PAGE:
President Barack Obama, criticized in some quarters for appearing too passive, is projecting a very different aura of late, as he and his aides pick fights all over town while the president transforms himself into the very picture of a wartime leader.
[IMGCAP(1)]Gone is the image conveyed earlier this year of a sensitive president who would coddle his GOP opponents over coffee at the White House or invite insurers over for a meeting or two to hear their health care reform ideas. Now he sharply criticizes insurers and, while he still talks to Republicans, the bipartisan sessions at the White House are few and far between.
Instead, a war of words is waged over the health care bill and other policies, and the president and his aides pick fights with Fox News and the U.S Chamber of Commerce. Obama says he’s been reduced to the job of a porter mopping up the mess created by his very critics.
Meet Barack Obama, tough guy.
When the Associated Press this week put up a story showing the White House had overestimated the job-creating effect of the stimulus, the press office was ready with an immediate response, sent just after midnight.
A White House that once advertised its willingness to let Congress carry the legislative ball now broadcasts that Chief of Staff Rahm Emanuel and the rest of the team are off to Capitol Hill to pitch in as the health care reform bills are readied for floor consideration.
“I think this is bunk!— the president declared when questioned about why no women were invited to join a White House basketball game with Obama and Members of Congress.
The sharp elbows come with a price. Many, even allies and neutral observers, view the mudslinging as beneath the White House and a tactic that diminishes the president. But Obama’s strategists long ago calculated that trench warfare was at hand and they’d better not be afraid to get dirty.
One White House official said the president in his September health care speech to Congress warned of things to come when he promised to “call out— his foes.
“But know this: I will not waste time with those who have made the calculation that it’s better politics to kill this plan than to improve it,— Obama said. “I won’t stand by while the special interests use the same old tactics to keep things exactly the way they are. If you misrepresent what’s in this plan, we will call you out.—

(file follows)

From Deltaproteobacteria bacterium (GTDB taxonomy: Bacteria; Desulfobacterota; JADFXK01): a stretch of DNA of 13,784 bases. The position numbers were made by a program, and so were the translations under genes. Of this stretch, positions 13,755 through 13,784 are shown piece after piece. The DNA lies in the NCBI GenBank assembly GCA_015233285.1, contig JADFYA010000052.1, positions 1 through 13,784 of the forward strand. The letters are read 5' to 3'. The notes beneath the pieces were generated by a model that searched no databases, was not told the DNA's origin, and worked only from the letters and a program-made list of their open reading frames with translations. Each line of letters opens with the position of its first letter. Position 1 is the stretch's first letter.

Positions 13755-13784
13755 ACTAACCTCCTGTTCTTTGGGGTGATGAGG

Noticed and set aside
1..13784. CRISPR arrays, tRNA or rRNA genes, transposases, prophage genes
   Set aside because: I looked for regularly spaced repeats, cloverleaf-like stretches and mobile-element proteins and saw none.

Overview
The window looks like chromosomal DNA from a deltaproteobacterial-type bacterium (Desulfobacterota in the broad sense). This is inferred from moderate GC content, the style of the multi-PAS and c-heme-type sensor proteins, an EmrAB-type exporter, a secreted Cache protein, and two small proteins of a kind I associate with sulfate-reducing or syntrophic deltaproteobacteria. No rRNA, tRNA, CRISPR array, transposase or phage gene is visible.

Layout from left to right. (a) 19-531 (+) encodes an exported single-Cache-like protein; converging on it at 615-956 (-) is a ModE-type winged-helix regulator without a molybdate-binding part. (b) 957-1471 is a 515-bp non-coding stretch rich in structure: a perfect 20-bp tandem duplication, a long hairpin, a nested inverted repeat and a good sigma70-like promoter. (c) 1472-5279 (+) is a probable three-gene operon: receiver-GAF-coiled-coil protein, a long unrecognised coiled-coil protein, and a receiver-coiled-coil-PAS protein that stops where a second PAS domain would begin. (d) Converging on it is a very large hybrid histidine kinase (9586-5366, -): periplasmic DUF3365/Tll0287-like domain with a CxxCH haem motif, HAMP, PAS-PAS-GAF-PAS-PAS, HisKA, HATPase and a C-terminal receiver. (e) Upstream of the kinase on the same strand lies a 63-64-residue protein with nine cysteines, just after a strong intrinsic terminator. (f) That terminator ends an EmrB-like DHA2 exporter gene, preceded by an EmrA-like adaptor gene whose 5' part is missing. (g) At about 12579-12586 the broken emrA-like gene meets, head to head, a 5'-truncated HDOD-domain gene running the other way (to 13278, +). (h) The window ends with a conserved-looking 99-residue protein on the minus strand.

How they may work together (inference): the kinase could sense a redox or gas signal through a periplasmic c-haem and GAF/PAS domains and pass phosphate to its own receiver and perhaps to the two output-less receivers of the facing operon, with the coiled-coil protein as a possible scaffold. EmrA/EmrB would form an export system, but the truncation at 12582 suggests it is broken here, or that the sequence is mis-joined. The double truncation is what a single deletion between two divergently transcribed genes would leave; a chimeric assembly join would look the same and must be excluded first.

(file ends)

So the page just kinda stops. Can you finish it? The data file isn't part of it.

The White House blames Republicans for dropping the olive branch. Republicans say Obama was never serious. Either way, it’s on.
Even as he shows he’s not afraid to fling some mud, Obama is elevating his image into that of a war president.
The metamorphosis is marked by a drumbeat of meetings between Obama and his national security and military advisers to deliberate war strategy for Afghanistan. While MSNBC has not yet been invited into the Situation Room, the meetings are easy to spot in the daily White House schedule, complete with lists of attendees and topics. White House aides say this is little more than a continuation of the “transparency— the president seeks. Even so, the image of a commander convening his war tribunal is unmistakable.
Obama’s midnight trip Thursday to Dover Air Force Base in Delaware to meet the coffins of fallen soldiers offered an unusual glimpse of Obama as wartime president grappling with the job’s most difficult challenge.
The White House has suddenly started hauling out a recording of “Hail to the Chief— to introduce the president at public events. Obama has even begun to end his appearances with the unmistakably presidential refrain “God bless America,— a phrase used habitually by his predecessors but which he has mostly eschewed.
White House officials say there is no conscious effort to toughen the president’s image and that they certainly are not responding to any suggestions Obama is not macho enough for the job.
Murmurs about whether Obama had the “right stuff— reached a crescendo with the Oct. 17 publication in National Journal magazine of a front-page piece titled “Is He Tough Enough?— The magazine was brandished the next day by George Stephanopoulos on ABC’s Sunday news show “This Week.—
Stephanopoulos posed the question to Obama senior adviser David Axelrod, who opined that Obama is plenty tough enough.
A top White House aide asserted that no one in the West Wing cares.
“One of this president’s great skills is his ability to ignore the cocktail party chatter and cable TV catnip that is fodder for so much discussion in Washington,— White House Deputy Communications Director Dan Pfeiffer said. “The idea that a story promoting such a ridiculous premise would have an impact on the White House is simply absurd.—
But whether by plan, by natural evolution or in reaction to the traditional Washington Cuisinart treatment, Obama has made himself a little less kinder and gentler. How it works for him remains to be seen.